Rockhill and Ridgeline: Why Are We Worshipping Together?
You don't often hear about two churches gathering together for a combined worship service for a month. It's rare for churches to come together for one combined Sunday morning worship service.
There are great reasons why churches don't gather together for weekly worship services.
First, when New Testament authors talk about the church, what they often refer to was specifically local, not just universal. For example, Paul wrote to the church at Thessalonica, Ephesus, Galatia, Colossae, Philippi, and others. In each of these letters (called "epistles") he addressed a specific and local group of people.
Second, pastors shepherd and lead those specific local people. Those local people are called together for a purpose and often need specific teaching, instruction, direction, and shepherding to accomplish a common goal. To add another local church assumes overlap in leadership and vision and purpose.
Keeping those two reasons for separate local churches in mind, there are also great reasons for churches to gather together as one united church of a region.
You often see this during times of revival, regional outreaches, prayer services, or in times of tragedy. I think it's really healthy for churches to come together and celebrate our common salvation in Jesus Christ! I wish we did it more often. I also appreciate it when churches that have a dominant racial or ethnic group gather with other churches to encourage oneness amidst diversity. I have benefitted from worshipping with Christians of many racial backgrounds on five continents.
Ridgeline will be gathering together with Rockhill Mennonite for the month of November 2017. And despite all of the reasons listed above, none of them explain why we are gathering together!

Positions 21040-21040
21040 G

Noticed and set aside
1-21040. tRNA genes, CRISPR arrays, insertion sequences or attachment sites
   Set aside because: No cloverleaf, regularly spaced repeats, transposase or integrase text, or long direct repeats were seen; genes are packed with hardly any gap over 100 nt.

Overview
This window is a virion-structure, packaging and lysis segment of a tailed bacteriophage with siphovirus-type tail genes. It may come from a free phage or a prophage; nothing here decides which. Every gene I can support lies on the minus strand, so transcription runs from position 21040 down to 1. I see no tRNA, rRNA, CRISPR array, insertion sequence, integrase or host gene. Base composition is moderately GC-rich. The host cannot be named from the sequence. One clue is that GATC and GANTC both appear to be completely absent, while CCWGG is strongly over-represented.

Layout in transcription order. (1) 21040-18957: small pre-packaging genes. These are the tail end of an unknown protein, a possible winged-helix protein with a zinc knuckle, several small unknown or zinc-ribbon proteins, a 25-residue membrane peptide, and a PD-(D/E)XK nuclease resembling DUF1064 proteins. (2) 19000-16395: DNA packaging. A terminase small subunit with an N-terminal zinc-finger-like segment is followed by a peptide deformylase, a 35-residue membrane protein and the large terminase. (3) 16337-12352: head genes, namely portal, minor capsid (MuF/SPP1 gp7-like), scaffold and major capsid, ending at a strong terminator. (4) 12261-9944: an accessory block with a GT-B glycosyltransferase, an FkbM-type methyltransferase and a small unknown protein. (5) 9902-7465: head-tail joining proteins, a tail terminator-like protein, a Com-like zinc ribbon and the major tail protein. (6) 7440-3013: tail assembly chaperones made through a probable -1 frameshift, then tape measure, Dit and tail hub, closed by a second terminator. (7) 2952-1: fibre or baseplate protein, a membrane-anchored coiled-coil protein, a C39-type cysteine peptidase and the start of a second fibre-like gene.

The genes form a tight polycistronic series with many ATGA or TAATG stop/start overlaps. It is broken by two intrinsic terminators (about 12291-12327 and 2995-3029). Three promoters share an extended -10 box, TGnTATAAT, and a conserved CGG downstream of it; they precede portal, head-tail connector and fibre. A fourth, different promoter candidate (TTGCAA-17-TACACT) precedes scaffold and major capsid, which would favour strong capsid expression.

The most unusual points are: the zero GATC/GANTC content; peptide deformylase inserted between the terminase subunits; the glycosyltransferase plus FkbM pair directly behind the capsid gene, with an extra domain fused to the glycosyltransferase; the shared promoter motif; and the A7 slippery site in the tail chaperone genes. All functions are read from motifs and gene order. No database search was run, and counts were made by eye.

In May of 2017 I was approached by one of the lay leaders at Rockhill to have a conversation about our respective churches combining in some form. To be honest, while I really liked to dream about the possibilities of multiple churches coming together to form regional and intentional and more regular gospel partnerships, I did not have much hope that this idea would become a reality.
Why didn't I think it would work out?
Well, Rockhill is a 275ish year old Mennonite church and we are a 4.5 year old Southern Baptist church plant! That's a lot of difference to overcome!
Each church has its own unique set of challenges and difficulties due to our respective ages and stages. The natural lifecycle of an organization or church mirrors to some degree the lifecycle of a person. A person and a local church has a beginning - a birth. Both have awkward immature stages (that's where Ridgeline is). Both have a period leading up to maturity, attaining maturity, years of productivity, reproduction, approaches twilight, retirement (a stage that often speaks more of memories and traditions of the past rather than a compelling vision for the future), and then ultimately death. Unbeknownst to many people, churches are "born" (or planted) every day and churches "die" (or close) every day.